train last year and increased its speed, allowing
us to cover more territory more quickly.
The initiative has yielded major year-over-year
improvements in service while ultimately paying
for itself through reduced labor and material
costs. In 2020, low-adhesion delays were down 66%
(246 trains) compared to 2019, and down 79% (473
trains) compared to 2018. On costs, labor expenses
related to fixing flat wheels have decreased
by 34%. These figures show that our technology
works, and it’s saving customers valuable time
while saving the LIRR valuable funding.
This year we’re looking to build upon these
successes. Our team is working closely with the
vendor to improve maintainability and effectiveness
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TIMESLEDGER | QNS.COM | NOV. 5 - NOV. 11, 2021 13
How the Long Island Rail Road combats this
astonishingly annoying problem: Fallen leaves
BY PHIL ENG
When you think of fall in New York, your mind
likely fills with images of beautiful foliage and
maybe some pumpkins or apple picking. For us at
the railroad, the season is significant: While the
leaves are pretty to look at, they’re a menace to
When wet leaves on tracks get crushed by steel
train wheels, a slippery substance called pectin
forms and coats the rails. Pectin affects how our
trains brake and can cause a “slip-slide” effect,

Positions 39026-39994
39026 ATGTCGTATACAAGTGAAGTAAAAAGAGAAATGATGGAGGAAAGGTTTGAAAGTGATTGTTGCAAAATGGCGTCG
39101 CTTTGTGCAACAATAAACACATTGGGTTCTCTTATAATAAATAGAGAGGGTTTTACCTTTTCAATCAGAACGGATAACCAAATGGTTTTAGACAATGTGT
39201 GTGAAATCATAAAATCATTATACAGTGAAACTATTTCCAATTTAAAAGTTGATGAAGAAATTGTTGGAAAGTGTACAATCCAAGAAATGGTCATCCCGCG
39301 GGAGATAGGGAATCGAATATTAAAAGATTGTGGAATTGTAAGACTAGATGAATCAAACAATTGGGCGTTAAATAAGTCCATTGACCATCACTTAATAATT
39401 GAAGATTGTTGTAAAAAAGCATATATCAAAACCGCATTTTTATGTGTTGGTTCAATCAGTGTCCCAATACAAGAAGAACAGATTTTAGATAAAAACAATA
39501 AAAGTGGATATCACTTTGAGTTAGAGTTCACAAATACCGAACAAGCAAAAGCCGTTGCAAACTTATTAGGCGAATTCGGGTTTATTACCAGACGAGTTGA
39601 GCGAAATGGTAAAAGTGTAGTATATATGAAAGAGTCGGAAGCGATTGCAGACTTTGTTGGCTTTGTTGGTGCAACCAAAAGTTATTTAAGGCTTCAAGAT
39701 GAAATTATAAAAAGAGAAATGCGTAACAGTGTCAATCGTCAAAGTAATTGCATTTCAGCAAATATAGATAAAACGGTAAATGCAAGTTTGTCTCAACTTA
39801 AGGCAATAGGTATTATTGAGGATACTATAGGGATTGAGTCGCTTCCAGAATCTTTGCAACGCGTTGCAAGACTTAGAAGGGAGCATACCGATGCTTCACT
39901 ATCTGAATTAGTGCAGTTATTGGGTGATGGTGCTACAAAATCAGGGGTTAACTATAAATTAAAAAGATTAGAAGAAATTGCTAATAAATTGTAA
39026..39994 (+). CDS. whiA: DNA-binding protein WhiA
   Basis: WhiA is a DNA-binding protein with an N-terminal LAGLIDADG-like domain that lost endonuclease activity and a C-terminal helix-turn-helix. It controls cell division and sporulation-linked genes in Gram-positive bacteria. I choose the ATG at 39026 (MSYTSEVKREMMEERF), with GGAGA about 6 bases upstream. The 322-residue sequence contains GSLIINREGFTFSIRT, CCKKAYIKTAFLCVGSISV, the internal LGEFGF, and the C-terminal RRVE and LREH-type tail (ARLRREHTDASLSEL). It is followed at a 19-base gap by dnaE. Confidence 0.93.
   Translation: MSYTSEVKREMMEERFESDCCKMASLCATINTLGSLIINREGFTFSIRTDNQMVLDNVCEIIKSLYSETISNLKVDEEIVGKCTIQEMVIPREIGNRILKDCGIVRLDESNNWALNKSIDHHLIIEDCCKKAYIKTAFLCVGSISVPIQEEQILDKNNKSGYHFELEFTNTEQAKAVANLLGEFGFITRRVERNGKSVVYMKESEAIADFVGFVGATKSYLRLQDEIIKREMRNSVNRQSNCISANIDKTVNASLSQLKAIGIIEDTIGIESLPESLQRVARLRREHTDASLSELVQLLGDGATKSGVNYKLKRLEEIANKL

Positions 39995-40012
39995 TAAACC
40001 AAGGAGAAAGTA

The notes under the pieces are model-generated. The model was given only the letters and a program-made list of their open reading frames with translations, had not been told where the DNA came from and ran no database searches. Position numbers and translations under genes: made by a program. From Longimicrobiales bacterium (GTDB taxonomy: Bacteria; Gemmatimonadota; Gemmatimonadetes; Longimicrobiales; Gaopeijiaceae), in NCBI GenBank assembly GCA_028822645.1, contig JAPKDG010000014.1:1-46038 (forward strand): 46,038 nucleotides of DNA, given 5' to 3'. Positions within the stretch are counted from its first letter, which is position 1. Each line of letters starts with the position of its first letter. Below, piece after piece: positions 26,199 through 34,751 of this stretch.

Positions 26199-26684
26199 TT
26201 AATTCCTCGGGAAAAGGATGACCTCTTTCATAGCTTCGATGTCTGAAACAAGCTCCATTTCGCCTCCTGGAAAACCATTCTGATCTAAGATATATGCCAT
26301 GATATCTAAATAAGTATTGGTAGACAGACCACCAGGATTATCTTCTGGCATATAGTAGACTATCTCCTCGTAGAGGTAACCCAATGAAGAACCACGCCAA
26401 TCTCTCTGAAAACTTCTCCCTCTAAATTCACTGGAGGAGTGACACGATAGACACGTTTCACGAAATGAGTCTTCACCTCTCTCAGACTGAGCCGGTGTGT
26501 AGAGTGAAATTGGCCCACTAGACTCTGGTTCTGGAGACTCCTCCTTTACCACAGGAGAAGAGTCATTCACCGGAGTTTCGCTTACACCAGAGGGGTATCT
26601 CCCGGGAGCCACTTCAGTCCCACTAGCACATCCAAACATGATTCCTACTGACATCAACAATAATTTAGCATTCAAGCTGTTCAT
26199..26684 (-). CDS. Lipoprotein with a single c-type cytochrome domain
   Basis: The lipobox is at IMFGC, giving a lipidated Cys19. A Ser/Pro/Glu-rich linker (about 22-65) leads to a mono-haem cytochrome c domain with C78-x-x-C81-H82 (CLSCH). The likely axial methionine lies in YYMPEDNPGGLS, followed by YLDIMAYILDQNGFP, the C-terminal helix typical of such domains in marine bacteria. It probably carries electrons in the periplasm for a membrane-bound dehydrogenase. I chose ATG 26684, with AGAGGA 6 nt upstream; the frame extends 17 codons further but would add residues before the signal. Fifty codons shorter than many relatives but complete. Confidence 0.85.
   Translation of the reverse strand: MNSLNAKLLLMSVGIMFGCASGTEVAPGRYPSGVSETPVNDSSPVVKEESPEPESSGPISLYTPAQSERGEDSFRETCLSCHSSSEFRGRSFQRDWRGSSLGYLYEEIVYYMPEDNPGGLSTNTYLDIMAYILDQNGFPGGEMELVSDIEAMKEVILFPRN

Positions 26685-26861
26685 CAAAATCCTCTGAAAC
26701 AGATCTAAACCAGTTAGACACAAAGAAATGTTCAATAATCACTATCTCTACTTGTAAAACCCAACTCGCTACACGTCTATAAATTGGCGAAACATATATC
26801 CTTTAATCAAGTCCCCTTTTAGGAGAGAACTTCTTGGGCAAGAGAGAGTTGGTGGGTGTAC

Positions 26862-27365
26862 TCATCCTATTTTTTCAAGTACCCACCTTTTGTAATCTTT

where a train with brakes activated slides along
the rail instead of braking, creating flat spots on
the wheel. In these instances, the train must be
taken out of service in order to repair flat wheels.
This inconveniences customers, lessens the number
of cars we have in operation, and costs money
to fix in addition to causing delays and cancellations
— none of which we like to see happen.
After dealing with this issue unsuccessfully
for decades, we at the LIRR found a solution.
Two years ago, we partnered with a company to
launch the first laser train in North America. It
works by using high-intensity lasers to remove
layers of pectin from the tracks. These trains
have proved so efficient, we added a second laser
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of the laser so that our laser trains are more
reliable and their maintenance more efficient.
This means our laser trains will experience less
downtime in between runs, which again saves us
money while deploying the trains faster.
I’m incredibly proud of the LIRR team for
making this new technology not only a reality,
but a successful one. While each fall season
brings its own challenges, this cutting-edge innovation
gives us a leg up on Mother Nature’s powerful
force. We know that we cannot stop weather
events — which are only getting worse and more
frequent in recent years — but we can mitigate
We are laser focused as we lead the way to better
service and welcoming back New York to the
Phil Eng is president of MTA Long Island Rail